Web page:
The Facts Are in – 2015 a Transformational Year for Clean Energy
March 3, 2016
By: Zoe Berkery, Manager, Federal Policy, BCSE
Today, Advanced Energy Economy (AEE) released its latest Advanced Energy Now 2016 Market Report showcasing that the total revenue for global advanced energy hit a record $1.4 trillion in 2015, growing 8 percent worldwide over 2014, more than three times the rate of the global economy overall.
The 2016 edition of the report includes global and U.S. revenue for the advanced energy industry annually from 2011 to 2015, highlighting significant growth over the five-year period with the advanced energy market reaching $200 billion in the United States. The advanced energy sector – which includes energy efficiency and renewable energy – in both electricity generation and energy demand management are on a steep and rapid growth curve. Headline facts from the report which capture this growth include:
- Building Efficiency led all segments for the second year, representing 30 percent of total U.S. advanced energy revenue in 2015, and $63.6 billion in revenue, up nearly 11 percent over 2014, and 50 percent over 2011.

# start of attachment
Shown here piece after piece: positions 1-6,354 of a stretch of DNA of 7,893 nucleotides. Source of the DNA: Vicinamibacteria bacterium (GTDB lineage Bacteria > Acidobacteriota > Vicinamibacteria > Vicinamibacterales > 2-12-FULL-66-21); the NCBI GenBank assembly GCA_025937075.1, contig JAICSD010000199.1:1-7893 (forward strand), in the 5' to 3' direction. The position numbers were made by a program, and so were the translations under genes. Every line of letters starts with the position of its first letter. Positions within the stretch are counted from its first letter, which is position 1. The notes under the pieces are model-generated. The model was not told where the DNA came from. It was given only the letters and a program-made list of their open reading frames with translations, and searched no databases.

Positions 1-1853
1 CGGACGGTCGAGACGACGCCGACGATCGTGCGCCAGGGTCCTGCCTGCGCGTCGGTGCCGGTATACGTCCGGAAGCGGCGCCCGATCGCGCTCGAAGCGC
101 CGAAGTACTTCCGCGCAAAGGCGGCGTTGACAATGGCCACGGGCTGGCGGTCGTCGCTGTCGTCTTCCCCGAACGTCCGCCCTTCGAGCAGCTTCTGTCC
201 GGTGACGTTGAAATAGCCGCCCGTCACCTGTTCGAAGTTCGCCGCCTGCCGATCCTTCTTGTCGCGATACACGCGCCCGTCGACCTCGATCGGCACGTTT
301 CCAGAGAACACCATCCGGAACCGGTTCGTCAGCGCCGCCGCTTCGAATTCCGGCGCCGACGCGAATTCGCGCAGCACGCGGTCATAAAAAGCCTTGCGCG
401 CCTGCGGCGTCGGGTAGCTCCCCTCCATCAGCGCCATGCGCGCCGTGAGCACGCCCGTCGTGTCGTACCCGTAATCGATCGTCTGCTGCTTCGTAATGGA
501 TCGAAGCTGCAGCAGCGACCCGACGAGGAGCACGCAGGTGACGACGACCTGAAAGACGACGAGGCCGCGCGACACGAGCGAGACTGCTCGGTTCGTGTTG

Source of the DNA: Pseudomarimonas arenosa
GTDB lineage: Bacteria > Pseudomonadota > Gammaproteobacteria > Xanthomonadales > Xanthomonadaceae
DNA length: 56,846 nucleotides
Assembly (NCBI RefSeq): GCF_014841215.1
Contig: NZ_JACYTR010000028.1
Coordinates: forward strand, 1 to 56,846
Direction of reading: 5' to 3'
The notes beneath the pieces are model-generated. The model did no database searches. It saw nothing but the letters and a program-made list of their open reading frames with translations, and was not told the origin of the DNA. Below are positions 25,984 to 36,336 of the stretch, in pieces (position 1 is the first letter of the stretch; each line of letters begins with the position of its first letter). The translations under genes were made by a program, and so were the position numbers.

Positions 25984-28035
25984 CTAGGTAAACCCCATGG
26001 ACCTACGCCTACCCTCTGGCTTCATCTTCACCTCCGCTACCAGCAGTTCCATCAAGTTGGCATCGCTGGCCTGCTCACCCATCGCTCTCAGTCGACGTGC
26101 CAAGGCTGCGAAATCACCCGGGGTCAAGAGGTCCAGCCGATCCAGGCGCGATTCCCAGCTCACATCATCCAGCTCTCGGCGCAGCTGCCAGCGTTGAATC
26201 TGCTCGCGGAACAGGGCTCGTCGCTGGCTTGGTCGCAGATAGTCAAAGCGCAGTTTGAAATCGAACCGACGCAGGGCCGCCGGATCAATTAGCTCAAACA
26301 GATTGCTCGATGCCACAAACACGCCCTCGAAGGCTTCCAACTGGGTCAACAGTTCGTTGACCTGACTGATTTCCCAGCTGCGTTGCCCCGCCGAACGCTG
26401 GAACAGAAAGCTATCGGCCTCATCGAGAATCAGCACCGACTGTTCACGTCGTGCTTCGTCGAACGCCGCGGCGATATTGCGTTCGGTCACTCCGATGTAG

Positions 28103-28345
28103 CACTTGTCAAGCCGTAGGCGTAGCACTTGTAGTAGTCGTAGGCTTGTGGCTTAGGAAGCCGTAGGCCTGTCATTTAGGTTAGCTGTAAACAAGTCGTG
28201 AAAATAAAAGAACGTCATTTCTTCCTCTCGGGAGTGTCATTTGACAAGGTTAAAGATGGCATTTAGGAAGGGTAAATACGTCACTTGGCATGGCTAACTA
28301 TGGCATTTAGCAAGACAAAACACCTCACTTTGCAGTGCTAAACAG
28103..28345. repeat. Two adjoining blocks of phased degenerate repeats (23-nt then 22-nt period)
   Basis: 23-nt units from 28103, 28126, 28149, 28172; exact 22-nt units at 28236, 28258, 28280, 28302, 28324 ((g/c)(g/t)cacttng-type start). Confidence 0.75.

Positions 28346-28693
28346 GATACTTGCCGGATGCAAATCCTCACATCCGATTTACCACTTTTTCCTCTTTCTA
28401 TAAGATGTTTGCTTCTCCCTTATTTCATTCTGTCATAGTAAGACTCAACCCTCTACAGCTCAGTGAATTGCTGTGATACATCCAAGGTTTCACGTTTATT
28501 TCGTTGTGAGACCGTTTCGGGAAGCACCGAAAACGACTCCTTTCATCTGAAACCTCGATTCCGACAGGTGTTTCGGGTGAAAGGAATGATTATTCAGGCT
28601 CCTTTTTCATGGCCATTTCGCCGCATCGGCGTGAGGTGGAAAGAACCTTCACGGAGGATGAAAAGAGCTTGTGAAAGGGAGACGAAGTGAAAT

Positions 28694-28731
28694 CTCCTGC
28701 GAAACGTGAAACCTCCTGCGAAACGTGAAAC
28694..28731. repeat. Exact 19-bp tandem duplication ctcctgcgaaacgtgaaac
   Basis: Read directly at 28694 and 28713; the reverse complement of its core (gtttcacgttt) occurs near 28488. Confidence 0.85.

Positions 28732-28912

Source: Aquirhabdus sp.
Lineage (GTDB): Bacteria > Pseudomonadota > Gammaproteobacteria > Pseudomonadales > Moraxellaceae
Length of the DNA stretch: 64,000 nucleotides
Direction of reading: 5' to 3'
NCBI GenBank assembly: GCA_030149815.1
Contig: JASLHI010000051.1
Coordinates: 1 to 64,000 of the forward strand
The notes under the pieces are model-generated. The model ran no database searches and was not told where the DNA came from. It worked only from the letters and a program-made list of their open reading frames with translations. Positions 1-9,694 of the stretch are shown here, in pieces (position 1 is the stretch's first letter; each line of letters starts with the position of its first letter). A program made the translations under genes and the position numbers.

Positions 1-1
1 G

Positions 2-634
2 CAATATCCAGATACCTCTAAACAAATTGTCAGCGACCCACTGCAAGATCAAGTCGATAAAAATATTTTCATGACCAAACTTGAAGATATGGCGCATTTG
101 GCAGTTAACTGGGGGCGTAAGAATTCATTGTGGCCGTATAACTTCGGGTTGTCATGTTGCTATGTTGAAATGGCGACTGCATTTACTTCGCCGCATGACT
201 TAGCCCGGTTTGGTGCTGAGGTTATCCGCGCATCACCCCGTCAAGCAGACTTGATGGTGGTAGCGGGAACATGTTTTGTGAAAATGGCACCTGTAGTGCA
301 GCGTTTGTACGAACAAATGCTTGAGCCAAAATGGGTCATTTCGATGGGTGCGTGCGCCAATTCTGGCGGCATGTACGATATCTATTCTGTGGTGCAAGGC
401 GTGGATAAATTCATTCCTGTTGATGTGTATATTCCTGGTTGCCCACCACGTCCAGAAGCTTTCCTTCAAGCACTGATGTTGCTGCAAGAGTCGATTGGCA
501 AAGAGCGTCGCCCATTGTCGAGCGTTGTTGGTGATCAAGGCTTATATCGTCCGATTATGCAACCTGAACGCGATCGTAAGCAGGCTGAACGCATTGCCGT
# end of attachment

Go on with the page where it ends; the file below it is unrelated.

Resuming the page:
- Electricity Generation was the second largest advanced energy segment, at $52.3 billion in 2015, and also experienced the second largest year-on-year growth, at 18 percent.
- Solar PV was up 21 percent, to $22.6 billion. Revenue from solar PV has nearly tripled since 2011.
- Wind was up 75 percent, reaching revenue of $8.2 billion.
- Gas turbine revenue was up 14 percent, to $10.5 billion, in 2015.
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With the release of AEE’s new 2016 report, alongside the Council’s Sustainable Energy in America Factbook, written in partnership with Bloomberg New Energy Finance and released last month – it is clear that America is in the midst of a clean energy transformation, and 2015 will be remembered as a watershed year for these industries.
The increased use of sustainable energy over the past eight years set the stage in 2015 for the U.S. to score a triple play of carbon reductions, cost savings and economic growth. The American economy continues to become more energy productive and less energy intensive. Total energy use in the U.S. fell 2% while GDP grew 10% over the past eight years, due largely to advances in energy efficiency in the transportation, power generation and buildings sectors. Low-carbon sources of generation, including natural gas and renewable energy, account for 45% of all electricity generation in 2015, compared to 30% in 2007.
The future is bright for clean energy in the United States, so Get the Facts and share them! Available for free, here: